Confirmation: Connecting the Past to the Present

By Rabbi Locketz


Please join us for an extraordinary celebration.  On Saturday night, June 8, at 7:00 PM in the sanctuary at Bet Shalom, we will reenact on the bima the moment when our tradition teaches us that Moses received the Torah on Mount Sinai so many thousands of years ago.  At that time, we will celebrate as our tenth grade Confirmands reaffirm publicly, and as a community of young adults, the commitment they each made when they became Bar and Bat Mitzvah just a few years ago.

Our tradition teaches us that the holiday of Shavuot – the Feast of Weeks, which occurs 49 days after the beginning of Passover, recounts the culmination of the journey the Israelites took from servitude to Pharaoh to their acceptance of Torah.  That journey…those 49 days…marks one of the greatest advances our ancestors experienced…from the lowest of lows in Egypt to the highest of highs of Torah on Sinai.

And it is on this holy day that Reform Judaism assigned the celebration of Confirmation.  As some of you may know, Confirmation was borrowed by the early Reformers in Germany, in 1810, from Protestant Christianity as a way of instituting a communal celebration for our emerging young adults and future Jewish leaders.  Some communities over time even favored Confirmation to Bar and Bat Mitzvah which experienced a great decline in Reform Judaism in the first half of the 20th century.  But today at Bet Shalom we believe both are important rites of passage.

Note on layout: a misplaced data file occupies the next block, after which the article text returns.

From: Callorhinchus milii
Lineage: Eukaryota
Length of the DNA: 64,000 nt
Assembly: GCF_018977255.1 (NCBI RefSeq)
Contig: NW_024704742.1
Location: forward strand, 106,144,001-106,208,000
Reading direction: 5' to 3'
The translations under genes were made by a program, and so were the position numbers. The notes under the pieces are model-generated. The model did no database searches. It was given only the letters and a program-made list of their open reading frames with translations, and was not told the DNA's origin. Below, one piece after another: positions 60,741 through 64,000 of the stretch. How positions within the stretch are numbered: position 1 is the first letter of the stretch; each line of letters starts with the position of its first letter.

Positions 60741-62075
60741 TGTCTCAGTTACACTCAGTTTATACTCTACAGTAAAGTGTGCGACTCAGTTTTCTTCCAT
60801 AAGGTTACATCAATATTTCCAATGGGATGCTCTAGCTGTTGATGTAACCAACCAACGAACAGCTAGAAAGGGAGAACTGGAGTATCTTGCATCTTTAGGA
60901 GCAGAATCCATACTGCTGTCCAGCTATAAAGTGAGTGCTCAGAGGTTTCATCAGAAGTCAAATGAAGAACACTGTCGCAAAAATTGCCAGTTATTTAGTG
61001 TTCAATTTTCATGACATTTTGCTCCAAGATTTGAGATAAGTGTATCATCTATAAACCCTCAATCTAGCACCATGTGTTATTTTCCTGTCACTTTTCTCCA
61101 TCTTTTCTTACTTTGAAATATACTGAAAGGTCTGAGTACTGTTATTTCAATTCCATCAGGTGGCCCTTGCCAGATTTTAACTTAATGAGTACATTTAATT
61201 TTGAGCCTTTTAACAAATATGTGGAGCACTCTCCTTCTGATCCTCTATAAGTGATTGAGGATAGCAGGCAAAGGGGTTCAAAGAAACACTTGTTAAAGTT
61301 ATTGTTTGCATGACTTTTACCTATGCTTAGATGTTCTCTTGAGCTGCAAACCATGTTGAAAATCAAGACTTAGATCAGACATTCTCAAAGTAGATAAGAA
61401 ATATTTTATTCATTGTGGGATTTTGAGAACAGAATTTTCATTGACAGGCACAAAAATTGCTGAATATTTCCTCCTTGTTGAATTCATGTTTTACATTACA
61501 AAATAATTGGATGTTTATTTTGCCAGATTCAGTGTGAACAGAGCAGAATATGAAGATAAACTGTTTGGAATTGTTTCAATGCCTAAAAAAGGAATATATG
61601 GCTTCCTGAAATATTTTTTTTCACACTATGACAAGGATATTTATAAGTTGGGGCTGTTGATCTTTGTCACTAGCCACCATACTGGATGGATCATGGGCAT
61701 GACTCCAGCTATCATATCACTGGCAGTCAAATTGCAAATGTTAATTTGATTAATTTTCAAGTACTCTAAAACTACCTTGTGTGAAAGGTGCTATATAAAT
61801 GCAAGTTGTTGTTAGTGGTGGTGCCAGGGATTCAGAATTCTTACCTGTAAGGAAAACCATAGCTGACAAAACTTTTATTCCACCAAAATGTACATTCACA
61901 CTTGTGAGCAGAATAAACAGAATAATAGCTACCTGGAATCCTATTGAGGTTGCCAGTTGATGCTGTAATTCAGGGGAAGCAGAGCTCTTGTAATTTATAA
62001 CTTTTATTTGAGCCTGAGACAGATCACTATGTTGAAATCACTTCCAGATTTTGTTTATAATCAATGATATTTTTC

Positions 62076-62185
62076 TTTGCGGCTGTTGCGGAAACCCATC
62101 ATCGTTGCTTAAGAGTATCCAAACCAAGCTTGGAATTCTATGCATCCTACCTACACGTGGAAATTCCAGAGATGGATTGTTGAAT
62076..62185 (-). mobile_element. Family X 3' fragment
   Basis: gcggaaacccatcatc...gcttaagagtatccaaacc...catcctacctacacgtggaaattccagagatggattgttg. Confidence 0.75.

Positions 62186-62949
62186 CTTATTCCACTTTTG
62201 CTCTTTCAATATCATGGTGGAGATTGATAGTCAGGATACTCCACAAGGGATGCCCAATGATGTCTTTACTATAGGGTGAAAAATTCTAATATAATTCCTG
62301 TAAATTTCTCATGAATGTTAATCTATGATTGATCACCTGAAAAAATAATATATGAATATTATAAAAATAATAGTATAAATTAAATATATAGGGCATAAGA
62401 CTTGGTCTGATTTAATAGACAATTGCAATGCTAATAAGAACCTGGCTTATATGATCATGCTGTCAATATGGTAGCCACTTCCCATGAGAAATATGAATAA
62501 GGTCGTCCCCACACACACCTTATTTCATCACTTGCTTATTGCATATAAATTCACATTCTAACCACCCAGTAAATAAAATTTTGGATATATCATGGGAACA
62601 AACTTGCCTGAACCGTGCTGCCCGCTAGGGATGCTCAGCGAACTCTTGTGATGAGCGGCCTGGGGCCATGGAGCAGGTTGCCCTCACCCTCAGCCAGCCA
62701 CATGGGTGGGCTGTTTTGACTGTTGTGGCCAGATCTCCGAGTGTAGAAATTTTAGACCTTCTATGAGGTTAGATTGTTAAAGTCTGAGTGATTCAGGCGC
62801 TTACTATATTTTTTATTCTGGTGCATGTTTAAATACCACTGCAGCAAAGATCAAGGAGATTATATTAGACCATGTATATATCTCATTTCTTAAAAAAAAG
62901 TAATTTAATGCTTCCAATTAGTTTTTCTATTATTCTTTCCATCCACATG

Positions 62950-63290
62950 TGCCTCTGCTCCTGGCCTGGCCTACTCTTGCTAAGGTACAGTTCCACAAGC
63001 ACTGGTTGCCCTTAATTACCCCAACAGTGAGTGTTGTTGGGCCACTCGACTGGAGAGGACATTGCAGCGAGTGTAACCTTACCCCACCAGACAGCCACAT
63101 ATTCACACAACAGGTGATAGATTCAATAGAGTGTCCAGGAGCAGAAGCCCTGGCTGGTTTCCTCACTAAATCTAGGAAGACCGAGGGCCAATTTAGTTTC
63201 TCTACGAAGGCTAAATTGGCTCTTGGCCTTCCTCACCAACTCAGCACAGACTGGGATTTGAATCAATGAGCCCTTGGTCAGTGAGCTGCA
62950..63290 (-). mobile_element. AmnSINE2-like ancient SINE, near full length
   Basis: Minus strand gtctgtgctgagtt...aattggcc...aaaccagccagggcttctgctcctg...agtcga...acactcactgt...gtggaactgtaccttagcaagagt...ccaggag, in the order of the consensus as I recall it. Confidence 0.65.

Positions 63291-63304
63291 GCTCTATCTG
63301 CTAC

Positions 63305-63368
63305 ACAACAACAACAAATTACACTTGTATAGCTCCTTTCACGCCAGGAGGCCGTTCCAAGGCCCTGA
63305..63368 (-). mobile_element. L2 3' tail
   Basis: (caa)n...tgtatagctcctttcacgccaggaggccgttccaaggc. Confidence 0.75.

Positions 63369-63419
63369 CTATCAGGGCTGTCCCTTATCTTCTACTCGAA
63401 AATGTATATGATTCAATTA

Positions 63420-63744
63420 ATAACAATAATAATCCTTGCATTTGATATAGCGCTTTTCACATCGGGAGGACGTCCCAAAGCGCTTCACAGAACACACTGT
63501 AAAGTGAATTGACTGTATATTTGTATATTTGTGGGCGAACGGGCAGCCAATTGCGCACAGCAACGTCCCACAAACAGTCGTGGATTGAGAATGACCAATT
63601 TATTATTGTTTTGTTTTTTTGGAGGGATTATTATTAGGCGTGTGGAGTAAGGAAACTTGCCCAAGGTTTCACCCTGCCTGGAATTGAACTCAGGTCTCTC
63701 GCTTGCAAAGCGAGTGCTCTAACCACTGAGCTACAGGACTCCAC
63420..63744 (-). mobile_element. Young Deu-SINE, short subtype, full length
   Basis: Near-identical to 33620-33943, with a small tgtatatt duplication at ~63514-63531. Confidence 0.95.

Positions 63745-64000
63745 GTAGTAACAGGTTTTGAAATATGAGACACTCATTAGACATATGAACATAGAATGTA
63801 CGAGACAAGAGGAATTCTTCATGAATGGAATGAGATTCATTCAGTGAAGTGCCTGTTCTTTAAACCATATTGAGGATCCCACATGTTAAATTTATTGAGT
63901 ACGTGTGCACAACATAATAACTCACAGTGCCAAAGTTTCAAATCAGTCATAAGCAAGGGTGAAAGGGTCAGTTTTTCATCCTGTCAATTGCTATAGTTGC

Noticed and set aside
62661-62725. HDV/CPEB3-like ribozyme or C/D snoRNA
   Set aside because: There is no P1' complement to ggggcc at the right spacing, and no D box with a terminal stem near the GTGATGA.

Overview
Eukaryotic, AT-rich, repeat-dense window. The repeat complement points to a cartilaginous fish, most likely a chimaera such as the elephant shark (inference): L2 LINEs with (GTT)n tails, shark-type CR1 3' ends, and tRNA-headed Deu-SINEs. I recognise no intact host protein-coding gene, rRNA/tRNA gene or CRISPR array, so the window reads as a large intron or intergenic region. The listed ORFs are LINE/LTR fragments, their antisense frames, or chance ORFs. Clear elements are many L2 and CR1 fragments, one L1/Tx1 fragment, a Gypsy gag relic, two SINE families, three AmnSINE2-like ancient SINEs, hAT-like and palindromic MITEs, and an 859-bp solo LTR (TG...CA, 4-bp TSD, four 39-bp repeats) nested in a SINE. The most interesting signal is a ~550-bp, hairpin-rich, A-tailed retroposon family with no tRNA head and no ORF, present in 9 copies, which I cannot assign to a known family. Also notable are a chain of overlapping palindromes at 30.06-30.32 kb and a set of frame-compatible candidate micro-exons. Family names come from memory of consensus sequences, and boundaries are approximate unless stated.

As a 13 year old crosses the threshold of Jewish adulthood in becoming Bar or Bat Mitzvah, they publicly declare that Judaism and the Jewish Community is important to them.  It is a magical moment in the life of the synagogue and our families…but there is no magic involved.  A youngster works hard to demonstrate that they have begun to assimilate Jewish life skills that assure us that they will be prepared to take the mantel of Jewish responsibility from those that came before them, care for it, and pass it on to the generation that follows – their own children.  This is symbolized so powerfully as we pass the Torah through all the living generations of a family to the Bar or Bat Mitzvah as they formally take their place as a link in the chain connecting all future generations back to Moses on Mount Sinai.

But it doesn’t end there.  If it does, that chain of connection has been diminished.  And this is the reason we have so much to celebrate on Shavuot…that another generation of youngsters have hung on and continued to learn Torah and to participate in our congregation.  In High School, Judaism can be studied in a very adult way and as our students grow and develop we have the opportunity to help them evolve their beliefs and practices in ways appropriate for adults.  We cherish this experience as rabbis and know our students do, too. Studying Torah is a lifelong adventure…in some ways we never actually reach the top of the mountain…but we do pause from time to time to celebrate important moments in the Jewish Life Cycle…and Confirmation is one of those moments.  Please join us as we honor these students, and their families, for their dedication, their commitment and their learning.

We will also gather for Yizkor on Sunday morning at 10:00 AM.  This is also a time for memory.  In moments of joy such as we experience during Shavuot, we are also instructed by tradition to remember those who came before us, on whose shoulders we stand.